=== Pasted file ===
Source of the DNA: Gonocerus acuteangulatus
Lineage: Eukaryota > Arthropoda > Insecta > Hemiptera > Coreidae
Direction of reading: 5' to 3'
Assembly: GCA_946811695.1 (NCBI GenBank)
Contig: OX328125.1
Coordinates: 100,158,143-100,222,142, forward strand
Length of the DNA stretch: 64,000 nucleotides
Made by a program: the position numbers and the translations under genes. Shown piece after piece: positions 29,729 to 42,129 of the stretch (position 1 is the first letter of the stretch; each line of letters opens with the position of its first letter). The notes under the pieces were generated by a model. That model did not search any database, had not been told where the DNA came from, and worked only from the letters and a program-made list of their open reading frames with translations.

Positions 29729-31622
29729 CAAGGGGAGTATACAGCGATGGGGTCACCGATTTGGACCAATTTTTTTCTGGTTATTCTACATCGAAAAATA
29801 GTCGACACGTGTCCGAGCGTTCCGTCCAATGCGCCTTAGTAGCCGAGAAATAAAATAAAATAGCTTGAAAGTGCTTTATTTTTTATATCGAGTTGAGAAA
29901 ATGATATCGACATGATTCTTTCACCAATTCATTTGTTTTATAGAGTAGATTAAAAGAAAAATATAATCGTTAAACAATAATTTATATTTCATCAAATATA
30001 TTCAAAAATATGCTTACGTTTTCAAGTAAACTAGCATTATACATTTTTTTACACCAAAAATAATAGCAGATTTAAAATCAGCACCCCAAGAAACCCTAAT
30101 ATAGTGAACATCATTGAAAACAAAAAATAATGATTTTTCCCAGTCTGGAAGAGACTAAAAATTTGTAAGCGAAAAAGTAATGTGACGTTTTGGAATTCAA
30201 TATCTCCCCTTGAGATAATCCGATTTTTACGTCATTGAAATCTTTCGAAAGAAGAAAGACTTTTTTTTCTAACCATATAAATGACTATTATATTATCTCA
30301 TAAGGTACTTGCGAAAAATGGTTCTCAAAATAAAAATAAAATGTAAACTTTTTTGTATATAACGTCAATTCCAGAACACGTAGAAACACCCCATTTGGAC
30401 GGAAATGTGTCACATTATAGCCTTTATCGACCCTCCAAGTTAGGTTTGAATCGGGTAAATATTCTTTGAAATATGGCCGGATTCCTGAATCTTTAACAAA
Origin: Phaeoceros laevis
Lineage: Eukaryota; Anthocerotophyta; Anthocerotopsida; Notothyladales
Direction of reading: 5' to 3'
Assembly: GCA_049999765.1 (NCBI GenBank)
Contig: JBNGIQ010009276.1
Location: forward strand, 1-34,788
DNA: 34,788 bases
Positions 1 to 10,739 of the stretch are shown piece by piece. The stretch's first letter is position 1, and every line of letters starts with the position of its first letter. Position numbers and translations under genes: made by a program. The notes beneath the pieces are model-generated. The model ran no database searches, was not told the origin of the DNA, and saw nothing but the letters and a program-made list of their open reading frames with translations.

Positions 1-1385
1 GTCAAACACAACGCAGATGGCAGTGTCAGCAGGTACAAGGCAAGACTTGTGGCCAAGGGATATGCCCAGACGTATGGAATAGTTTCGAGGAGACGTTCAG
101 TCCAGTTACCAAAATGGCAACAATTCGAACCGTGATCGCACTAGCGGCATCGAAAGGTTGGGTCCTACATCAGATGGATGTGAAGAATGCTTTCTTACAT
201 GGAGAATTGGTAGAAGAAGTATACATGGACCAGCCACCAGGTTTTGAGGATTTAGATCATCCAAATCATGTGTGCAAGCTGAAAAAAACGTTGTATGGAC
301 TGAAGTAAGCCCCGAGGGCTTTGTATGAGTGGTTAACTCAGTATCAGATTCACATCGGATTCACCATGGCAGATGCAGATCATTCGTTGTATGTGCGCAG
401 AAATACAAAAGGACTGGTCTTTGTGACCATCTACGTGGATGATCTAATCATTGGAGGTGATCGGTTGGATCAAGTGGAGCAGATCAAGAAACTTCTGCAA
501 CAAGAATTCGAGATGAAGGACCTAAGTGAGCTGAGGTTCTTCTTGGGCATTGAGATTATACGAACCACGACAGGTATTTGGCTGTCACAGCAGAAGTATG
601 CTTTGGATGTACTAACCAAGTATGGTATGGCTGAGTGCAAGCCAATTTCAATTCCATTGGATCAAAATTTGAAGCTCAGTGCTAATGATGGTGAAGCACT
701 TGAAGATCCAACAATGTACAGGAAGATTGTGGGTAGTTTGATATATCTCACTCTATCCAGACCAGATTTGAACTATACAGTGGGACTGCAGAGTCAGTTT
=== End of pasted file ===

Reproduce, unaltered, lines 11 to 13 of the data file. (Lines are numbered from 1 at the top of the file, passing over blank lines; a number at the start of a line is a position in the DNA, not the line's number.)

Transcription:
29801 GTCGACACGTGTCCGAGCGTTCCGTCCAATGCGCCTTAGTAGCCGAGAAATAAAATAAAATAGCTTGAAAGTGCTTTATTTTTTATATCGAGTTGAGAAA
29901 ATGATATCGACATGATTCTTTCACCAATTCATTTGTTTTATAGAGTAGATTAAAAGAAAAATATAATCGTTAAACAATAATTTATATTTCATCAAATATA
30001 TTCAAAAATATGCTTACGTTTTCAAGTAAACTAGCATTATACATTTTTTTACACCAAAAATAATAGCAGATTTAAAATCAGCACCCCAAGAAACCCTAAT